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New Zealand to Ban Tobacco Permanently for Anyone Born After 2008

The move would eventually make smoking illegal for everyone as older generations of smokers die.

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A man smokes a cigarette through his scarf on March 26, 2020 in Christchurch, New Zealand.
A man smokes a cigarette through his scarf on March 26, 2020 in Christchurch, New Zealand.
Photo: Kai Schwoerer (Getty Images)

The government of New Zealand is preparing to ban cigarette smoking forever by anyone born after 2008, according to a new report from the news outlet Stuff. The move would eventually make it illegal for anyone in New Zealand to smoke, no matter how old they got, while allowing those who are currently addicted to tobacco to continue smoking until their death.

“We want to make sure young people never start smoking, so we are legislating for a smoke-free generation by making it an offense to sell or supply tobacco products to those aged 14 when the law comes into effect,” New Zealand health official Dr. Ayesha Verrall said on Thursday according to a video of the announcement.

“As they age, they, and future generations, will never legally be able to purchase tobacco,” Verrall continued. “Because the truth is, there is no safe age to start smoking.”


The New Zealand government also announced new measures on Thursday that would restrict the sale of tobacco in retail shops, cutting the number of stores that carry cigarettes from 8,000 to about 500 in the country, according to Stuff. The government will also restrict the kinds of cigarettes that can be sold in the country, with only low-nicotine tobacco becoming the norm.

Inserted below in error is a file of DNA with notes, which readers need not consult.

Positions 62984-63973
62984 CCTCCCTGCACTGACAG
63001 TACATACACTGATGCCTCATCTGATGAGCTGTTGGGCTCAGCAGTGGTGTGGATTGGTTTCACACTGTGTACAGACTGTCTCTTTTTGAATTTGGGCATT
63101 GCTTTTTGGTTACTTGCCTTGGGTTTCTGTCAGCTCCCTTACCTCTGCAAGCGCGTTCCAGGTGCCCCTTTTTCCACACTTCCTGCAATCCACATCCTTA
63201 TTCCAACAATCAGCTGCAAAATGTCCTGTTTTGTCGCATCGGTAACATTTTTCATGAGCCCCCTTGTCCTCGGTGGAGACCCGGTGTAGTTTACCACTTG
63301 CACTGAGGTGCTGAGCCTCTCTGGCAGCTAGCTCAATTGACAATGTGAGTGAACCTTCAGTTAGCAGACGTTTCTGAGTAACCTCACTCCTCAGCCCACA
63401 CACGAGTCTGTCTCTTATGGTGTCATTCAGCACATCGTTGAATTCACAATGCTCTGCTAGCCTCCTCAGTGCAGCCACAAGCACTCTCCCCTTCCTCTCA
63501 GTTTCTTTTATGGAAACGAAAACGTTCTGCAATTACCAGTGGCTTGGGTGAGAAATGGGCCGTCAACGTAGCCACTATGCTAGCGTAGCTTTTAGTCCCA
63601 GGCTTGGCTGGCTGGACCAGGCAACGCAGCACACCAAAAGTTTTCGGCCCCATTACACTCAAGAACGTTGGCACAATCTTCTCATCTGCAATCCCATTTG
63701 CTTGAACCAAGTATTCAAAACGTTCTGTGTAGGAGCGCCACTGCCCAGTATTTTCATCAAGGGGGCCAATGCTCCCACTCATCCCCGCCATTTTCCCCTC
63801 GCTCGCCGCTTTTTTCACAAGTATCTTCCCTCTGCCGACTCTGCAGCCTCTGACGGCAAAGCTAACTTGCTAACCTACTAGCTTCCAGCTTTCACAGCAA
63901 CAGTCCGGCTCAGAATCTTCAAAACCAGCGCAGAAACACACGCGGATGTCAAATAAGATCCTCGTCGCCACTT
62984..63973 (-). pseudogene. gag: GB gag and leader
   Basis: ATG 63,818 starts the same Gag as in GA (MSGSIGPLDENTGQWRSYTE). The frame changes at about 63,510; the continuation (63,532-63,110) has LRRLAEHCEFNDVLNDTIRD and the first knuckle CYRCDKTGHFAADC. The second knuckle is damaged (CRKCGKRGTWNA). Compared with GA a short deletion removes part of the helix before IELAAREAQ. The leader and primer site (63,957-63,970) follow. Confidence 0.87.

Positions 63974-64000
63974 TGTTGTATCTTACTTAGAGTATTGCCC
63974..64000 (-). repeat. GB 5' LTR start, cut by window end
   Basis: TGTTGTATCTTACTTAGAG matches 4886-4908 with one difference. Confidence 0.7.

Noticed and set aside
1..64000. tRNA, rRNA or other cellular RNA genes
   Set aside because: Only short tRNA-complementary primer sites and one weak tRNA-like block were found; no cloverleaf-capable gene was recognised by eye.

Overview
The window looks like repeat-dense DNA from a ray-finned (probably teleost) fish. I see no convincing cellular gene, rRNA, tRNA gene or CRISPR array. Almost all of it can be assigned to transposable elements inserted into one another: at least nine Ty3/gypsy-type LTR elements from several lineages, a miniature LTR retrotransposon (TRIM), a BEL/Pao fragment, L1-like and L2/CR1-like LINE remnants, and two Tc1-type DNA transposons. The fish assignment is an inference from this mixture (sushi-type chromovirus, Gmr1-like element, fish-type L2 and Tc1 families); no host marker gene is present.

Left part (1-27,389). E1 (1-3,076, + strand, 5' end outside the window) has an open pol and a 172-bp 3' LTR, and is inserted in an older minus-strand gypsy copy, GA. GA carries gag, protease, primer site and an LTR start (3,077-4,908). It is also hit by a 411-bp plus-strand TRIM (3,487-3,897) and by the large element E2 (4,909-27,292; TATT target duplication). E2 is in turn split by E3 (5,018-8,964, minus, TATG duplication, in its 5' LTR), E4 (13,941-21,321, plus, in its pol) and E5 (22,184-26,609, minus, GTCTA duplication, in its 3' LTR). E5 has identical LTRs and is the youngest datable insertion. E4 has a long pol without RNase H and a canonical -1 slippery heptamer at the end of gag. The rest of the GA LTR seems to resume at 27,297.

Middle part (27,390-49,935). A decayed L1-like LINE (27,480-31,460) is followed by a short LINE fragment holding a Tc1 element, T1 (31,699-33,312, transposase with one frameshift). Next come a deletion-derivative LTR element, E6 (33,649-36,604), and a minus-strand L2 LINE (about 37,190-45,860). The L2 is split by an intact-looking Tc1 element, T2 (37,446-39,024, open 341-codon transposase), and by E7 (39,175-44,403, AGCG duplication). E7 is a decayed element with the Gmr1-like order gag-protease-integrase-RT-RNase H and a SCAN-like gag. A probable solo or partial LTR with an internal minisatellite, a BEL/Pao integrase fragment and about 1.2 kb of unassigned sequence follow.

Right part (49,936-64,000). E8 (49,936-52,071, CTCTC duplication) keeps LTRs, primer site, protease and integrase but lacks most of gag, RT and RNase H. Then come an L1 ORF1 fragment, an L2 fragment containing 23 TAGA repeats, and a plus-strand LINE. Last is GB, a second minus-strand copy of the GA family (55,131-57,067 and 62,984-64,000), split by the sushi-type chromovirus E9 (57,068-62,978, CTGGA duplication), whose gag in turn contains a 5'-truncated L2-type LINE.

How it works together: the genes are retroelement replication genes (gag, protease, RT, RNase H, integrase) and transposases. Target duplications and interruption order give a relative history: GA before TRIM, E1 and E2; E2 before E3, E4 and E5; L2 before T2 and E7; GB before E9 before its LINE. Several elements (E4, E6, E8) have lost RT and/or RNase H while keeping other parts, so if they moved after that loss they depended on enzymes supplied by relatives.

Smoking related illness is the leading cause of preventable death in New Zealand, killing roughly 5,000 people per year in the island nation of 5 million. And New Zealand’s health care system foots the bill for smoking related disease.


But older people who still smoke will also find new public health outreach efforts to get them to quit.

“Practical support measures for smokers are also being prioritized,” Verrall said. “Smoking is a difficult habit to kick. And when I think of all the smokers I cared for, the vast majority wanted to stop and tried many times.”


The new legislation would make New Zealand unique in an effort to completely ban smoking, a prohibition that hasn’t worked very well for other drugs around the world. But there are still plenty of questions that need to be answered by the government, including what the punishment will be for anyone caught smoking or selling tobacco.

From Stuff:

Legislators will also “think very carefully” about how the laws will be enforced to stop an illicit tobacco market forming.

“We will need to enforce it, and we will need to resource enforcement at the border and in the community.”


The government also invoked New Zealand’s success at fighting covid-19 during the pandemic in showing what can be done when the country undertakes an ambitious project for the health of the community.

“Covid has shown what we can do when we all work together toward one public health goal,” Verrall said.


New Zealand has seen just 12,621 cases of covid-19 during the entire pandemic and only 44 deaths from the disease. The country has achieved an impressive 73% vaccination rate for the coronavirus, despite a slow start to the country’s vaccine program in early 2021.

Correction: This article originally stated that tobacco would be banned for anyone born after 2010. Our math was off. It’s 2008. We apologize for the error.